I was determined to have a very productive bee day yesterday. I was going to participate in a honey bee virtual zoom conference, polish off a lecture I’m giving next week on honey bee biology, get through a mountain of emails (that only ever seems to grow bigger!) and a bunch of other tasks on my never ending to-do-list. And then my phone pinged and it was text from a friend that lives a few streets over asking if I needed, or wanted, any more bees. She said there were a bunch of bees in her backyard and I could come and get them if I wanted. I clarified if she meant a bunch of bees flying around and visiting flowers or one giant clump of bees hanging out in one spot. She said the later, at the base of a lilac bush. So I texted “be right over” and quickly packed an empty file box, old sheet, pruning sheers, my epi-pen, and my bee suit into my bike trail and headed off for this new adventure.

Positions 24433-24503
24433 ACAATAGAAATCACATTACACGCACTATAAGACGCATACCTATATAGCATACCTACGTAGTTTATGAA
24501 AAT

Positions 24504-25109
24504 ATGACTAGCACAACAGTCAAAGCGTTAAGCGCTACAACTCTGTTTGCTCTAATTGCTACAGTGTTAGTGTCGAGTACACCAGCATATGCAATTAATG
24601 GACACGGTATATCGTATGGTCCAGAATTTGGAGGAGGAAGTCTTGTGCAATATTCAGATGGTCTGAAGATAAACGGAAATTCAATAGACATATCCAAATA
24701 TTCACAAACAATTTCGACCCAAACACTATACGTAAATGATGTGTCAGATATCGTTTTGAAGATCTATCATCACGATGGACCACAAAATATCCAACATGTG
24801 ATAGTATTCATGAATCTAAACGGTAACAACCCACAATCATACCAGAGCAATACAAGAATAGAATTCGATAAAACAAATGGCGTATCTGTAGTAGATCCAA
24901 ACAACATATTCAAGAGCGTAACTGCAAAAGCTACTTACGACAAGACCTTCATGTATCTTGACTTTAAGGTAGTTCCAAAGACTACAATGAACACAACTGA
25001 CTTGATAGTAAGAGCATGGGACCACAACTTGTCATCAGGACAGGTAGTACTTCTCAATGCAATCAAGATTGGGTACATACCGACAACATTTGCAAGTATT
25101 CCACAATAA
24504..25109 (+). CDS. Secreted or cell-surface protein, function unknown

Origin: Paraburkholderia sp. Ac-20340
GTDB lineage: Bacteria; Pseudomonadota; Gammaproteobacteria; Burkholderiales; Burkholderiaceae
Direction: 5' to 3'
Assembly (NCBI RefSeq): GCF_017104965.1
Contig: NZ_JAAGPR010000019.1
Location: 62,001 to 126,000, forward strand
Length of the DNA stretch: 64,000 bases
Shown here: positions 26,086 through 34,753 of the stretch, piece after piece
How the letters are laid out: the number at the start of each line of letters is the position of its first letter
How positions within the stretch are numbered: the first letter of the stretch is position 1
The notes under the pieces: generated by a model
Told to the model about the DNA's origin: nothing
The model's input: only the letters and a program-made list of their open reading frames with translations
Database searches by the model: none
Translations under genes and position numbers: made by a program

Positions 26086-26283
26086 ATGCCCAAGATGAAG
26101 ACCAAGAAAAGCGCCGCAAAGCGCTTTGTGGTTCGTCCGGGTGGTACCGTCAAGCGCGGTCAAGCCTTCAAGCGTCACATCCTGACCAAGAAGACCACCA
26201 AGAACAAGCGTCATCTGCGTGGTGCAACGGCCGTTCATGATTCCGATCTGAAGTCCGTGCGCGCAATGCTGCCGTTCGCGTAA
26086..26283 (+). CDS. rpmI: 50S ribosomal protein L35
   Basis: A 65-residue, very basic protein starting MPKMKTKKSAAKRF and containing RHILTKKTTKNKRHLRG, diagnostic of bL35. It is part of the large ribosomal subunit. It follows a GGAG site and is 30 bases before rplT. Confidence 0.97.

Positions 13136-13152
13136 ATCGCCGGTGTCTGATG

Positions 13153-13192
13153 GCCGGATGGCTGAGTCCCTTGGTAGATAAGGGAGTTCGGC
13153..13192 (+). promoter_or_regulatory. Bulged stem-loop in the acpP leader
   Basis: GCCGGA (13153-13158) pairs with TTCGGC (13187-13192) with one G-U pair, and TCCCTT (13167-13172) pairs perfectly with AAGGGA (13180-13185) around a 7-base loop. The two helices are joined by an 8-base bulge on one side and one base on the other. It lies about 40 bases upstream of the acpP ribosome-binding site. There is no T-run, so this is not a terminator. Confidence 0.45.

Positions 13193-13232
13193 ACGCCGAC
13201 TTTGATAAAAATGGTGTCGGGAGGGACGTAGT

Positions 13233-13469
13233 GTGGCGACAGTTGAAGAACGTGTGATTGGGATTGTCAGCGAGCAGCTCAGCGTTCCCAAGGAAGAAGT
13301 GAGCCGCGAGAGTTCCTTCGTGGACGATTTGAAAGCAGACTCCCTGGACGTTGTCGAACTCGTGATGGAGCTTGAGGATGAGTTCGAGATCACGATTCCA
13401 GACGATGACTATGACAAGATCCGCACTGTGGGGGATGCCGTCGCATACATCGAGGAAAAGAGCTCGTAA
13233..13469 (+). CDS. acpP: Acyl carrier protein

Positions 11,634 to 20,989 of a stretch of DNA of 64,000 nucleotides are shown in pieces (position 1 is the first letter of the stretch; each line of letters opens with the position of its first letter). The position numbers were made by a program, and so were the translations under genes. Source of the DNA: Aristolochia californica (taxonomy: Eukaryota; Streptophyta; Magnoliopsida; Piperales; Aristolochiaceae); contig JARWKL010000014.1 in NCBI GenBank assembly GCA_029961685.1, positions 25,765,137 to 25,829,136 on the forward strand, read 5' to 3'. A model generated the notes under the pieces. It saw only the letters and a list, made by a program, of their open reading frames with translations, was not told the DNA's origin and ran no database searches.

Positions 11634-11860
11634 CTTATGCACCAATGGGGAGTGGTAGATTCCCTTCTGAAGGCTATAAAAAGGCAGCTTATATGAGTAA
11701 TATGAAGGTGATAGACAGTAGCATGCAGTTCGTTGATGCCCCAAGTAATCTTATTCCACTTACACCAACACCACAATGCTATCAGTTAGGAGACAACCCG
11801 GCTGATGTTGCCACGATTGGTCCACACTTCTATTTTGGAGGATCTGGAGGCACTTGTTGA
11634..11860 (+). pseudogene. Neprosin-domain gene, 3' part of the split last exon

Sure enough there was a beautiful clump of bees just as she described – a swarm. I have talked before about how honey bees are a superorganism (which you can read about here: Honeybees are a superorganism) which means that the colony of bees – containing workers, drones and the queen – can be analogous to an animal with the individual bees being more like the cells that make up said animal. And one of the coolest things about being a superorganism is that they can reproduce on both the individual level – when the queen bee lays eggs – and on the colony level – which is what a swarm is. Swarms typically happen in the spring, when the population is going through a massive expansion and suddenly space in the brood box begins to get tight. When this congestion happens the bees seem to come to a consensus that it is time to divide into two colonies and with this decision made the workers start to raise a new queen. In actuality they raise a number of new queens, but the first to emerge will go and kill the other queens in their queen cells. But I digress. When the new queen emerges, the old queen and about half of the bees will all leave the colony at the same time and fly a short distance to a little rest stop where they all cluster close together in a big clump of bees. The queen will be well protected within this clump and scout bees will begin to fly off in search of new digs. The scouts will come back and do a little waggle dance to relay information to the group about the quality, location and distance of the potential homes they have found. Notes will be compared and a decision will be made over which home is best and then the entire swarm of bees will fly together to the place they have picked. Oftentimes, without human intervention, they will pick places that we do not consider as desirable as the bees do. They often relocate to inside the walls of peoples homes and other human-built structures. And so if you ever find a swarm of bees it is important to find a beekeeper that will come and collect them. We do not want to end up with feral populations, which can be a source of pests and diseases for both our managed honey bees and our native bees, in undesirable locations. Back at the old homestead the new queen that emerged will go out on her mating flights and then take over the egg-laying operation of the OG colony so that life can go on.